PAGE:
AI 539: Machine Learning Challenges in the Real World

How does machine learning perform in the wild?

In this class, we will explore the challenges that machine learning systems face when they move from the laboratory into the real world.

We will be inspired by machine learning applied to problems from astronomy, planetary science, autonomous driving, criminal justice, marketing, etc. Topics will include problem formulation, data collection/labeling, and evaluation techniques, and we will address thorny (but common) obstacles such as missing values, data that is not independently and identically distributed, concept/domain shift, explainability, and more.

You will have the opportunity to apply these concepts and strategies to a data set of your choice. Student work will include reading, implementation, experimentation, analysis of results, and communication of findings. If you're curious about how to solve real problems with machine learning, this is the class for you. Prior experience with supervised machine learning methods (CS 434, CS/AI 534, or instructor permission) is required. Experience with Python, scikit-learn, and classical machine learning methods like random forests will be beneficial.

Photo by J. Balla Photography on Unsplash

Instructor: Kiri Wagstaff

Teaching Assistant: Grace Diehl

Class meetings (Winter 2023):
Tuesdays and Thursdays, 12-1:20 p.m. (KEC 1001)

Credits: 3


Syllabus (PDF)

Comments from previous students:


Jan. 10
  • What you will get out of this class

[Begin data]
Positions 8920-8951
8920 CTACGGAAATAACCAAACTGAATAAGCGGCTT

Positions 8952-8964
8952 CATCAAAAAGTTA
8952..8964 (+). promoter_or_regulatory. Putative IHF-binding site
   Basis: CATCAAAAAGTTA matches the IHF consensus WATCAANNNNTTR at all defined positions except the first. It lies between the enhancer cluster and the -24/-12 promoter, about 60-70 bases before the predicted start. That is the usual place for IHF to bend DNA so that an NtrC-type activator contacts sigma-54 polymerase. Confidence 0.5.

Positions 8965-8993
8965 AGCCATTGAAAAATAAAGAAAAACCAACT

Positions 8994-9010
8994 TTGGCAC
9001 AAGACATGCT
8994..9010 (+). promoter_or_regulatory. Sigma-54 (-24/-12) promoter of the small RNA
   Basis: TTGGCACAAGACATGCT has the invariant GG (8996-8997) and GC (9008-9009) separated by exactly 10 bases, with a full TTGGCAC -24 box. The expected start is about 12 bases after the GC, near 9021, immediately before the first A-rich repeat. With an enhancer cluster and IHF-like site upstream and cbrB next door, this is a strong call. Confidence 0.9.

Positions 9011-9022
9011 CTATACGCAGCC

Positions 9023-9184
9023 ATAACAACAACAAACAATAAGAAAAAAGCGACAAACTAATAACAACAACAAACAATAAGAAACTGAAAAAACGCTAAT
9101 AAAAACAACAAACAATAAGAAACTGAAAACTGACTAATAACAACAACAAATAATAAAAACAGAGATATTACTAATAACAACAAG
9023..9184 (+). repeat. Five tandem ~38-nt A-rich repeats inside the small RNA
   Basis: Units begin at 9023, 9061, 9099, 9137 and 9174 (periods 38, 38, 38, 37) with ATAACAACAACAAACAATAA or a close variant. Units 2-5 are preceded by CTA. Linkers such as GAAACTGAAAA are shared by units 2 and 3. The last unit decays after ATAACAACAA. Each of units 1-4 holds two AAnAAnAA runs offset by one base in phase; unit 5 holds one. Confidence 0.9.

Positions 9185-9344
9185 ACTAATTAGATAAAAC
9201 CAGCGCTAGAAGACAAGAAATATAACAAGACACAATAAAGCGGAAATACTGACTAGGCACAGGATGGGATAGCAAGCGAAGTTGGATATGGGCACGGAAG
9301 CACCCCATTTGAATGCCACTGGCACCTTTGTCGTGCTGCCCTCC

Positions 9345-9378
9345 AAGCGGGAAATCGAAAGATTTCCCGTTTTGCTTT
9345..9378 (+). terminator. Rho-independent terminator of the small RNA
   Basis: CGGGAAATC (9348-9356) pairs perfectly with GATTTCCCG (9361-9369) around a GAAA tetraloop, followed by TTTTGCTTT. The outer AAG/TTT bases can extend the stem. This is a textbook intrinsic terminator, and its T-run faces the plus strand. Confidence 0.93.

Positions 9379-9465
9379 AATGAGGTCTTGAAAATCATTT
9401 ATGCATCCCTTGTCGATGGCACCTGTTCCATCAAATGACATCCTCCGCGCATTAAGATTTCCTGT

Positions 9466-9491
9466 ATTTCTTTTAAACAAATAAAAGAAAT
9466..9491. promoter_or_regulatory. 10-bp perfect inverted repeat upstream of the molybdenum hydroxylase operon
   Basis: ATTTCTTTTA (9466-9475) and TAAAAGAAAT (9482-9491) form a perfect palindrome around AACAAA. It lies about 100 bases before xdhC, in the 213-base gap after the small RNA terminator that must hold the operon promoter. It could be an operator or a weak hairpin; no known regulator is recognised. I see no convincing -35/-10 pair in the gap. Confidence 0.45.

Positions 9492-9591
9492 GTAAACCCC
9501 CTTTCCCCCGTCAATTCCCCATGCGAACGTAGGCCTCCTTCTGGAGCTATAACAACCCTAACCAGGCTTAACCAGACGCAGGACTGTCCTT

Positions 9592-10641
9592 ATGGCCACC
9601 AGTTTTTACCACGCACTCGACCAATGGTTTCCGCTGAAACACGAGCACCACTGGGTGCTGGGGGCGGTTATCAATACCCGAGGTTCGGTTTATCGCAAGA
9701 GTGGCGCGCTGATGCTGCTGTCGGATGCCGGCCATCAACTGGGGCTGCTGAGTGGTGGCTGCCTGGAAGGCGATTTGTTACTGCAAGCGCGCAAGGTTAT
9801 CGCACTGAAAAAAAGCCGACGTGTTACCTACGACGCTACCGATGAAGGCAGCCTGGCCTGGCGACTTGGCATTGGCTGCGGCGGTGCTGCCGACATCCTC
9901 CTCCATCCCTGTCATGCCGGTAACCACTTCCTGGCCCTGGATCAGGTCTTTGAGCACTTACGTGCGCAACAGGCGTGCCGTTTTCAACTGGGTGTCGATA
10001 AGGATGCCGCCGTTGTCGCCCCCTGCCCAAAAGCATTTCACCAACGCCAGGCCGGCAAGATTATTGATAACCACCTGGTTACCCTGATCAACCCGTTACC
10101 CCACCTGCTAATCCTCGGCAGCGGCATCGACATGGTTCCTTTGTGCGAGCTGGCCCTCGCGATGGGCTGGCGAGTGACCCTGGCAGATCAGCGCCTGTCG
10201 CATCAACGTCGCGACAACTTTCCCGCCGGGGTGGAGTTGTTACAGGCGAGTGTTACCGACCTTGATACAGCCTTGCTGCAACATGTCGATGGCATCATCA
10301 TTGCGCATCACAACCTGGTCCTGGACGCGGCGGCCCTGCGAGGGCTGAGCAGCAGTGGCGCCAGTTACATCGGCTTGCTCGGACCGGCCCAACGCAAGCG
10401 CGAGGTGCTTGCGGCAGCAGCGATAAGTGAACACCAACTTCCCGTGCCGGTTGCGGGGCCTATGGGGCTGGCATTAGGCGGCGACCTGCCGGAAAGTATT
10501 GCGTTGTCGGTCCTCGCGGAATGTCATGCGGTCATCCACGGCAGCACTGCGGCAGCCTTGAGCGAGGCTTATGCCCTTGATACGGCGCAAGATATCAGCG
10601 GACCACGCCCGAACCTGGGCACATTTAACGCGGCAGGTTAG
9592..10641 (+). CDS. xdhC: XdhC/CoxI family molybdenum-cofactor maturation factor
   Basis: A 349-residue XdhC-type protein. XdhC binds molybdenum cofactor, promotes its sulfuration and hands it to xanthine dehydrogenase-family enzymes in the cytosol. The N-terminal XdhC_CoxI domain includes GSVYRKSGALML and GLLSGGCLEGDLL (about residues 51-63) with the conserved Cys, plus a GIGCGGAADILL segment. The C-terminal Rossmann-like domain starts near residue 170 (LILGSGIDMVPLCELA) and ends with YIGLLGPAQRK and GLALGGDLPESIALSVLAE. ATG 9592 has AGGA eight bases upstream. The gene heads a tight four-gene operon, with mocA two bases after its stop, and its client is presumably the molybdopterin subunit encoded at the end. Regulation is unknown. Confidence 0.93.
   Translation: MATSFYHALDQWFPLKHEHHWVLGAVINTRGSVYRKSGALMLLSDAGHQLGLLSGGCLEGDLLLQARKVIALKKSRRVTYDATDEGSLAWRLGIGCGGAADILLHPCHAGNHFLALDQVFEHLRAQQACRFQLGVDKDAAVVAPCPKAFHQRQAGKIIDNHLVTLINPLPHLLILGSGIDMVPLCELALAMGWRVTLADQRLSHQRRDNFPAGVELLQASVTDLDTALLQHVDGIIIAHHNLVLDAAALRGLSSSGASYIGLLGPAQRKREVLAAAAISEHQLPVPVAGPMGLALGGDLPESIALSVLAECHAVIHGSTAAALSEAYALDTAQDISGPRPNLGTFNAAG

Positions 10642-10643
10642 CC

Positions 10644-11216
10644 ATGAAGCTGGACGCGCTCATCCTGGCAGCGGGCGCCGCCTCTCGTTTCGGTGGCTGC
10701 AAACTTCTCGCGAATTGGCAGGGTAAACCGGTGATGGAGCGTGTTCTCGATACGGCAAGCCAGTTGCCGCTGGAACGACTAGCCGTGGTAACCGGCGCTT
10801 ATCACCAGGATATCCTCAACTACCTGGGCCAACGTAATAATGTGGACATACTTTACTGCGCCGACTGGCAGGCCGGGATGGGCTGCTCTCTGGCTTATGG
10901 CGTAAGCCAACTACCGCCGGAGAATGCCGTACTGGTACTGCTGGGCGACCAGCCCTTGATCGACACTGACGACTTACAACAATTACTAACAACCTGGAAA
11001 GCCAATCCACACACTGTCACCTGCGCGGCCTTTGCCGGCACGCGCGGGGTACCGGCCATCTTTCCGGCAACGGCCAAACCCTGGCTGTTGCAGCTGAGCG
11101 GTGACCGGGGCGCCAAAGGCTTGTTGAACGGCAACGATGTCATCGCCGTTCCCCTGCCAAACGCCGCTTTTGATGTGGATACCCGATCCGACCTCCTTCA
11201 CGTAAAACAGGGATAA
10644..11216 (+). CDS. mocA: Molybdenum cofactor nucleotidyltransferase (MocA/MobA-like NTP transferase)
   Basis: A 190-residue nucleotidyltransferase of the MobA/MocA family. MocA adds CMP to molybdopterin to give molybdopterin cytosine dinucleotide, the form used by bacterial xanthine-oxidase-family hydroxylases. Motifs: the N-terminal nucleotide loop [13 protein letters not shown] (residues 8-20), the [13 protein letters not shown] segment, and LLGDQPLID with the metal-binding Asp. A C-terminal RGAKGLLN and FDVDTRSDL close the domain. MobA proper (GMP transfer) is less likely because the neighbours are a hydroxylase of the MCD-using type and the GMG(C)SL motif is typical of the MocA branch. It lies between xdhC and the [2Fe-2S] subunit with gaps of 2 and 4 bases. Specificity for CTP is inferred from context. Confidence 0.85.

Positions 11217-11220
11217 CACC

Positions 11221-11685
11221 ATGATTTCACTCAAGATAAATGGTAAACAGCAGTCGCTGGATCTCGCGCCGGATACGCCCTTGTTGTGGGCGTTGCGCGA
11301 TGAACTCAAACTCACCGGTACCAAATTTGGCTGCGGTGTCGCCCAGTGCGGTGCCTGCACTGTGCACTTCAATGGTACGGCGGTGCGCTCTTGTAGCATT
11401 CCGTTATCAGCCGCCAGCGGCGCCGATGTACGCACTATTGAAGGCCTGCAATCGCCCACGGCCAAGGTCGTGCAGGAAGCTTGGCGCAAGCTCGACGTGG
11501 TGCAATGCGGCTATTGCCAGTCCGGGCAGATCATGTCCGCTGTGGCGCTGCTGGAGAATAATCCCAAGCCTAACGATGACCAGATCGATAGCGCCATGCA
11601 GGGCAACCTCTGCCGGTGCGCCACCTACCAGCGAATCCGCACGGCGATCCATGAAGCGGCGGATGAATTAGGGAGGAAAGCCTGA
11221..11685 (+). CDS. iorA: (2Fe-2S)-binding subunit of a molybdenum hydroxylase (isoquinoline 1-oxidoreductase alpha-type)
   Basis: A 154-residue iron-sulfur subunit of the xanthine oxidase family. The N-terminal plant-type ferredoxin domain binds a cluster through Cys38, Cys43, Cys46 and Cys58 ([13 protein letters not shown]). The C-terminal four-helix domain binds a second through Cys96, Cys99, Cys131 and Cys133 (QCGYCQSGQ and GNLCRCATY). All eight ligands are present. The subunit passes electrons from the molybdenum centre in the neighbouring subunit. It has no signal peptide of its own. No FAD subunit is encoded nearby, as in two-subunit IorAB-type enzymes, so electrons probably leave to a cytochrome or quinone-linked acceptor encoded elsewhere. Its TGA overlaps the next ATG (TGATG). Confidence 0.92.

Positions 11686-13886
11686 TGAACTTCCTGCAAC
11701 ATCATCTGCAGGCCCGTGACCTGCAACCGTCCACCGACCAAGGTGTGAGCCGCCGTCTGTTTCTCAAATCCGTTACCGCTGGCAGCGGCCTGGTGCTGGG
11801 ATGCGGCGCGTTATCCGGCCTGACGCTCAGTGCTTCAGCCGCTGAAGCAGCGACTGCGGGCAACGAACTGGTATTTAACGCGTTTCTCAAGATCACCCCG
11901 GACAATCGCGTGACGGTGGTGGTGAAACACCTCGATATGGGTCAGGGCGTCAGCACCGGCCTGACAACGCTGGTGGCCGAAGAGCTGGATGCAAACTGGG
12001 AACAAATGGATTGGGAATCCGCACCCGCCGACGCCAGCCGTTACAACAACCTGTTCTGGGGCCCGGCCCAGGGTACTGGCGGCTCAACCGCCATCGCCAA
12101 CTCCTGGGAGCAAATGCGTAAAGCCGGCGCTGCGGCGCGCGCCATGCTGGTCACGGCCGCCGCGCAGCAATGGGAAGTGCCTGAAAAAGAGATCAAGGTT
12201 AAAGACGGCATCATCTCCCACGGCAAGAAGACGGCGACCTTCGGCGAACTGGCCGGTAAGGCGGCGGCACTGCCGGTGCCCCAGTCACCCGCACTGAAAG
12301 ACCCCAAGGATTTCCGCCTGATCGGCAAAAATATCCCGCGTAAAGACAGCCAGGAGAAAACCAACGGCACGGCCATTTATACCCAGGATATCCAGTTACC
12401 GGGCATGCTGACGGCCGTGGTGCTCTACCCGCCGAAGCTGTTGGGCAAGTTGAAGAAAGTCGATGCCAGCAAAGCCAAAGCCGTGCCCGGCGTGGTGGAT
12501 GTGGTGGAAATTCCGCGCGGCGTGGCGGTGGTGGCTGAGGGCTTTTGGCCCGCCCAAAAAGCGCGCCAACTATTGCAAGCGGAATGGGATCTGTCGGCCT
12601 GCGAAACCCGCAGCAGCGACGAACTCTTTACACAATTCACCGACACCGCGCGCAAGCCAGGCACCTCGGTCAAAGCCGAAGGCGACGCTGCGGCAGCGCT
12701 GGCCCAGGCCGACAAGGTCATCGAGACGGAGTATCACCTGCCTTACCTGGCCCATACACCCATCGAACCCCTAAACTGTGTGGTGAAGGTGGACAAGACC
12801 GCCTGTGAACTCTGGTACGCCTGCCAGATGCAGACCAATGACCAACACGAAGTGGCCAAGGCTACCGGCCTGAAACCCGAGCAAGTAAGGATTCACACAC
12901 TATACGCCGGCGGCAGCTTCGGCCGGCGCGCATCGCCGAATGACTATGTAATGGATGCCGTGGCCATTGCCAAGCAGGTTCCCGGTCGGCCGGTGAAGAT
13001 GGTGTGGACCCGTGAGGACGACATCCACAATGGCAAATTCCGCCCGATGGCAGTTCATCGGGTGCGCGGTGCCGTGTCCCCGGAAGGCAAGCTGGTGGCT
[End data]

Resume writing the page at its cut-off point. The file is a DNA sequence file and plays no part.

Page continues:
• Examples of ML gone wrong
  • Getting to know your data
    Jan. 12
  • What's in your data? Data set profiling
  • What to do when your data has holes (missing values)
  • Jan. 17
  • The tyranny of the majority: what to do about class imbalance
  • Jan. 19
  • Is your data set representative of its intended use?
  • Detrimental (and beneficial) sampling bias
  • Jan. 24
  • Algorithm and data bias
  • Getting to know your model
    Jan. 26
  • Would you use your own classifier?
  • Methods for informative performance evaluation
  • Jan. 31
  • What kind of errors matter most?
  • Problem-specific evaluation
  • Data complexities
    Feb. 2
  • What if your data has dependencies? (space, time, groups)
  • Feb. 7
  • The space-time continuum: structured data
  • Guest speaker: Dr. Rebecca Hutchinson
  • Feb. 9
  • Guest speaker: Dr. Hannah Kerner
  • Feb. 14
  • "Change is inevitable; growth is optional." - John Maxwell
  • Dealing with domain shift
  • Noisy data, Noisy labels
  • Sending your model out into the world
    Feb. 16
  • Label shift and covariate shift
  • What have we learned so far?
  • Feb. 21
  • How can you keep things running?
  • Deployment, maintenance, and trust
  • Feb. 23
  • Why did it do that? (explainability)
  • Feb. 28
  • When should you believe a prediction?
  • Confidence, uncertainty, and calibration
  • Going beyond the standard setting
    March 2
  • When to have a human in the loop
  • The merits of active learning
  • March 7
  • The dark side: combating adversaries
  • March 9
  • Exploration and discovery (unsupervised learning)
  • March 14
  • Student project presentations
  • Bonus topic: Continual learning
  • March 16
  • Student project presentations
  • Bonus topic: Machine learning values